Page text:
If you’ve been following along with my weekly reviews, you should know by now that I’m not the biggest fan of Marvel. I’ve watched a handful of the solo films and only watched the first team-up movie. Sacrilege, I know. But I have watched supercuts of every single Wanda Maximoff or Vision scene because they’re two of my favorite characters and my favorite pairing from the comics. Today’s episode cut deep.
WandaVision Episode 8: ‘Previously On’ Wanda’s Tragic Life
The episode started out with a throwback to 17th century Salem, Massachusetts and Agatha facing off with her coven for usurping their power. Frankly, this portion of the episode fell flat. I had a hard time reconciling my historical knowledge of witchcraft with this very superhero’d approach to witchcraft.
From there, we’re back to the present day where Agatha is trying to uncover the secret of Wanda’s powers and how she was able to manipulate an entire town and all of its inhabitants to her whim. Kathryn Hahn is delightful with her backhanded humor and menacing glares. It was over-the-top and yet perfectly at home with the story unfolding.
If you are a casual Marvel fan who may not know the depths of Wanda’s tragic backstory, you were treated to a “greatest hits” style episode that showed you the saddest moments of her life, while forcing Wanda to relive all of them.
Since the first episode of WandaVision fans have speculated that Wanda may have been obsessed with American sitcoms as a child in Sokovia. This was a nice touch, as a lot of people have shared stories about their own experiences learning English from reruns and box sets. It also retroactively adds a new layer of sorrow to the series when you recognize that she recreated the last episode of the Dick Van Dyke Show that she watched with her parents before they were killed by a Stark Industries bomb. We also learned that even as a child Wanda had innate abilities, which is likely what saved her and Pietro. If you will recall from the first episode of the series, the commercial break included Stark Industries too.
Wanda and Agatha move from Sokovia to the Hydra facility where Wanda was experimented on. In the latter half of this memory, Wanda is watching The Brady Bunch in her cell. Interestingly, it’s the episode with Cindy’s doll which eagle-eyed fans might recognize from Now in Color.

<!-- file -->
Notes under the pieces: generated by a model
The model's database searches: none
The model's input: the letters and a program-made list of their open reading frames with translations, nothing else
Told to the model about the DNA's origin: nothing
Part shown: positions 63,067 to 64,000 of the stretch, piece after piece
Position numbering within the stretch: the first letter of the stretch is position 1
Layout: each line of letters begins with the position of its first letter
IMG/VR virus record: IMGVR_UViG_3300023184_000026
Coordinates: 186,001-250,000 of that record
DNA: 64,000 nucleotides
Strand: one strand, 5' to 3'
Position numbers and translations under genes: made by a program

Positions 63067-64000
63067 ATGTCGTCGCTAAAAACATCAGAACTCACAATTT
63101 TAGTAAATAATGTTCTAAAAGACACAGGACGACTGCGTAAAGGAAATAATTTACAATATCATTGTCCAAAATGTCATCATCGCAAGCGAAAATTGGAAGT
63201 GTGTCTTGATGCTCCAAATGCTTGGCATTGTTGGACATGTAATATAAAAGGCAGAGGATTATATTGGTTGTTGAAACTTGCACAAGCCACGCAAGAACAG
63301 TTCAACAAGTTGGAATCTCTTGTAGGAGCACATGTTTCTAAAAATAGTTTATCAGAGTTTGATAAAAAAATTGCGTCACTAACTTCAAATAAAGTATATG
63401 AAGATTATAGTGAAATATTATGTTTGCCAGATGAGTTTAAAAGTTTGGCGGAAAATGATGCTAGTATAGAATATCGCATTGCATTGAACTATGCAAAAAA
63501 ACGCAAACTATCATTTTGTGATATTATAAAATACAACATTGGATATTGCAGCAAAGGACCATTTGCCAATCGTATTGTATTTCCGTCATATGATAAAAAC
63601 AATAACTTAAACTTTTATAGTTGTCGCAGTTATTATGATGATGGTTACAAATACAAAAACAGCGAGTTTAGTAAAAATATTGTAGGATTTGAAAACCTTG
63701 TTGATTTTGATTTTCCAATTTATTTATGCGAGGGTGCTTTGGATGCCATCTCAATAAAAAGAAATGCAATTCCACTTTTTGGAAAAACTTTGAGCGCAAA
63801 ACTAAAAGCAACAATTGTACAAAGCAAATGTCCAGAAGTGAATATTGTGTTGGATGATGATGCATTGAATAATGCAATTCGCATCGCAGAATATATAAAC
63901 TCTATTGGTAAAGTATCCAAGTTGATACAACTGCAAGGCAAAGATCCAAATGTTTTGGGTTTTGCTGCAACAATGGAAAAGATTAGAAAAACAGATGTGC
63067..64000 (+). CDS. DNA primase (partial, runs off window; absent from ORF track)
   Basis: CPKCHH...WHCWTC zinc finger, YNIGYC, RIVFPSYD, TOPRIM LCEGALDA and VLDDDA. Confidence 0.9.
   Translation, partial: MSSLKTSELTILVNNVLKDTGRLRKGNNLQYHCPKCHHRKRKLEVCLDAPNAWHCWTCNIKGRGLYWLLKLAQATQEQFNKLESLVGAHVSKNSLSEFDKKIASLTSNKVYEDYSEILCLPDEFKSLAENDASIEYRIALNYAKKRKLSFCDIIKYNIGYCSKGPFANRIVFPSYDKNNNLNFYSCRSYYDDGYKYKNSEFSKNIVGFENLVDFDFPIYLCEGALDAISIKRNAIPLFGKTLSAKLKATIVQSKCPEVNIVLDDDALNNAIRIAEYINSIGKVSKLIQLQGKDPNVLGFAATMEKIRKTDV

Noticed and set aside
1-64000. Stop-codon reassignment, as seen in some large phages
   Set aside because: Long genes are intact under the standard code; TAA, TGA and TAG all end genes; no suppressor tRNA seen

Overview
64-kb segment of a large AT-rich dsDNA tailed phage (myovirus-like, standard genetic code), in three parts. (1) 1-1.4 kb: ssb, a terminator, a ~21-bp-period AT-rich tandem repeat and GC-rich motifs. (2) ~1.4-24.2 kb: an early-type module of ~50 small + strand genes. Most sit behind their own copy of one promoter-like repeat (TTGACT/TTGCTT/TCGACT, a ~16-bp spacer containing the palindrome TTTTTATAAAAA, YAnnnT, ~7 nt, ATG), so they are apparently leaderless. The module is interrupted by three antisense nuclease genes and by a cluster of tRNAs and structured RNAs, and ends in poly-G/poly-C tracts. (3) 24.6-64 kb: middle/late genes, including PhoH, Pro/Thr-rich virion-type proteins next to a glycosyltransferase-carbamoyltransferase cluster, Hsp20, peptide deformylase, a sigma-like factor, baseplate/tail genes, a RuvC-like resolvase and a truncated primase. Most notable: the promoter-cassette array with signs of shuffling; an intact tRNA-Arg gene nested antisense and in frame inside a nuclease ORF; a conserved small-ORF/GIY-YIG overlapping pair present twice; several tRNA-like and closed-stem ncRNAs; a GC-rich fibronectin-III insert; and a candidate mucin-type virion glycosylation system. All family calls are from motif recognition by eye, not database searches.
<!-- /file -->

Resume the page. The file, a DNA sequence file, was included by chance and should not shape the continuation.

Dear reader, the next two memories broke me.
At the Avengers Compound, following Pietro’s death, Wanda wallows in her sorrow as she watches reruns of Malcolm in the Middle. Vision, being Vision, phases through the wall to provide her with some company. This scene felt so much like something out of a piece of fanfiction that I had to rewatch it just to ensure I didn’t dream it up. The movies never satisfactorily delved into the early days of this couple and it was so nice to see them interacting and hear Wanda acknowledge that the Compound was their “first home” together.
Following this recollection, Wanda relives a more recent memory, set sometime after Stark’s funeral, when she went to the S.W.O.R.D. Headquarters to retrieve Vision’s body. This entire memory confirms that Hayward is an unreliable narrator. A few episodes back, he claimed that Wanda “broke into” the headquarters and stole Vision’s body, which isn’t true. In fact, Hayward himself took her to see the dismembered body and she left when she realized that she could not feel Vision.
Wanda leaves the headquarters and drives straight towards New Jersey, to the town of Westview. If you have been wondering “Why Westview?” like the rest of us, we got our answer today and it was heartbreaking. Sometime before Vision’s death, he apparently purchased a plot of land in Westview for them to — wait for it — “grow old in.” This makes Vision’s sacrifice and death that much more tragic.
Now we know that the unfathomable grief that Wanda felt triggered “the Hex” and created her idyllic sitcom life. What wasn’t explained — yet — is how she manifested Vision. We know that his body was still in the S.W.O.R.D. headquarters when she left, but as she created the WandaVision show it seemed like the essence of Vision’s Mind Stone was drawn out of Wanda.
Once Wanda hears the boys calling for her, she is pulled back into her reality where she faces off with Agatha who finally calls Wanda by the name we’ve been waiting for — the Scarlet Witch. Did I get chills? Maybe.
Please Stand By abandoned us this week, which was strangely ominous, but we did get another mid-credit scene, and oh was it a good one. It turns out Hayward has the White Vision body, which comic fans will recognize, which leads me to believe that the actor Paul Bettany has always wanted to act with might be himself.
While the penultimate episode of WandaVision started off with a weak scene, the episode felt like a multi-hour long movie packed into forty minutes. There were a few additions to the story that retconned what we already knew about Wanda Maximoff, however, her story has already been changed and comic books are notorious for shifting backstories to create new stories.
Overall, it was a poignant and relatable episode that touched on Wanda’s grief with delicacy. Elizabeth Olsen gives some of her best performances in this episode as she tackles the layered emotions and grief of Wanda Maximoff throughout different points in her life.
Someone, please get Wanda some therapy, a hug, and please don’t make her lose Vision again. Unfortunately, I don’t think that my last request there will have a happy outcome.